One question I am often asked is if clients should offer symmetrical data speeds for residential customers. I’ve noticed lately a number of fiber networks that are advertising symmetrical speeds, and so this option is gaining some market traction. This is not an easy decision to make and there are a lot of different factors to consider:
The Competition. Most fiber networks are competing against cable networks, and the HFC technology on those networks does not allow for very fast uploading. The number one complaint that cable companies get about upload speeds is from gamers who want fast low-latency upload paths. But they say that they get very few other complaints from residential customers about this issue.
So this leads me to ask if residential customers care as much about upload speeds as they do download speeds. I know that today that household use the bulk of their download capabilities to view video and there are very few households that have the desire to upload videos in the same manner or volume. One of the questions I ask clients is if they are just trying to prove that their network is faster. Because to promote something heavily that most customers don’t care about feels somewhat gimmicky.
Practical. At the residential level there are not many users who have enough legal content to justify a fast upload. There are a few legitimate uses of uploading, but not nearly as many as there are for downloading. Some of the normal uses for uploading include gaming, sending large files, sharing videos and pictures with friends and family, doing data backup and other related activities into the cloud. But these uses normally do not generate as much traffic as the download bandwidth that is used by most households to watch video. And so one must ask the practical question if offering symmetrical bandwidth is just a marketing ploy since customers are not expected to use the upload nearly as much as they download.
Cost. Another consideration is cost, or lack of cost. A lot of ISPs buy symmetrical data pipes on their connection to the Internet. To the extent that they download a lot more data than is uploaded, one can almost look at the excess headroom on the upload side as free. They are already paying for that bandwidth and often there is no incremental cost to an ISP for customers to upload more except at the point where upload becomes greater than download.
Technical. One must ask if allowing symmetrical bandwidth will increase demand for uploading over time. We know that offering faster download speeds induces homes to watch more video, but it’s not clear if this is true in the upload direction. If uploading is stimulated over time then there are network issues to consider. It requires a more robust distribution network to support a network that has significant traffic in both directions. For example, most fiber networks are built in nodes of some sort and the fiber connection to those nodes needs to be larger to support two-way traffic than it would be if the traffic is almost entirely in the download direction.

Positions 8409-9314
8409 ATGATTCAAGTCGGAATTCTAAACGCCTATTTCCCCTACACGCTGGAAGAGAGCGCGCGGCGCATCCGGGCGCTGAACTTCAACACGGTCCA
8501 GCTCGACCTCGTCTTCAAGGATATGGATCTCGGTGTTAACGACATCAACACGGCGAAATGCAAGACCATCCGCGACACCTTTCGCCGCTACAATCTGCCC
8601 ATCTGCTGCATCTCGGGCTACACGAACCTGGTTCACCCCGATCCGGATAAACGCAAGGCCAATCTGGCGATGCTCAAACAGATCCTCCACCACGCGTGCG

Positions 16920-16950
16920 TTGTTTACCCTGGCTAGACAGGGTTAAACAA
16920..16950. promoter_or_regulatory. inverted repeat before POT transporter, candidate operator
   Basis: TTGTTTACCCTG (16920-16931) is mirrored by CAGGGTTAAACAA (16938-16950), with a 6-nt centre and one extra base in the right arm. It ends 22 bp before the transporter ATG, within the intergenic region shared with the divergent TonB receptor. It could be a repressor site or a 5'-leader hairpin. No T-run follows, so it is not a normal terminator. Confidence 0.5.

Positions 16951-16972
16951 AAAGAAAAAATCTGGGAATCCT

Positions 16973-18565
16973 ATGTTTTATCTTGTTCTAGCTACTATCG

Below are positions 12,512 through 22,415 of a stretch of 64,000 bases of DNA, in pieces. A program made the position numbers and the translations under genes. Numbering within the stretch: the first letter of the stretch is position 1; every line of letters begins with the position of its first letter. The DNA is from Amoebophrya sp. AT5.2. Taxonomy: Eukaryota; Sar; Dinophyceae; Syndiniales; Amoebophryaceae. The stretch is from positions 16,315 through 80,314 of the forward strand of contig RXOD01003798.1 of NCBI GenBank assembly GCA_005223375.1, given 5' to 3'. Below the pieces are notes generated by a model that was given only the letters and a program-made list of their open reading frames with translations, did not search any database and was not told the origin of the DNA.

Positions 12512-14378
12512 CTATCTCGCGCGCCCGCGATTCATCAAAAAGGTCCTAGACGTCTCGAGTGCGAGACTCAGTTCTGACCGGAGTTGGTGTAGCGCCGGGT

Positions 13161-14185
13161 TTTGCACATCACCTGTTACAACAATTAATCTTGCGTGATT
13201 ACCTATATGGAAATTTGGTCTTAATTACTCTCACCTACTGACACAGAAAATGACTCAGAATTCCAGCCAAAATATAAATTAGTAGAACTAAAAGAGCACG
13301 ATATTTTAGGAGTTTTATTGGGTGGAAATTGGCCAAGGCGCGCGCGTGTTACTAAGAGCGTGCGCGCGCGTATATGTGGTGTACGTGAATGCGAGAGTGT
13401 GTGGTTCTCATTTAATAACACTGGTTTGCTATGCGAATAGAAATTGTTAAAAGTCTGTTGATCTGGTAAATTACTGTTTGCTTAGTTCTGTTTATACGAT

Bad Behavior. One of the main arguments against offering fast upload speeds is that it can promote bad behavior or can draw attention from those with malicious intents. For example, fast upload speeds might promote more use of file sharing, and most of the content shared on file sharing sites is copyrighted and being illegally shared.
There has always been the concern that customers also might set up servers on fast connections that can upload things quickly. And one of the few things that requires a fast upward connection is porn. So I’ve always found it likely that having fast upload connections is going to attract people who want to operate porn servers.
But the real concern is that fast networks can become targets for those with malicious intent. Historically hackers took over computers to generate spam. That still happens today, but there are other more malicious reasons for hackers to take over computers. For instance, hackers who launch denial of service attacks do so by taking over many computers and directing them to send messages to a target simultaneously. Computers are also being hijacked to do things like mine bitcoins, which requires frequent communication outward.
One would think that a hacker would find a computer sitting on a network that allows 100 Mbps or 1 Gbps upload to be worth a whole lot more than a computer on a slower network. And so they might well be targeting customer on these networks.
What this all means to me is that if you offer fast upload connections that you ought to be prepared to monitor customer to know which ones upload a lot. If such customers are operating server businesses they might be directed to use business products. Or you can help them find and remove malware if their computers have been hacked. But I find the idea of allowing fast uploads without monitoring to be dangerous for the ISP and for customers.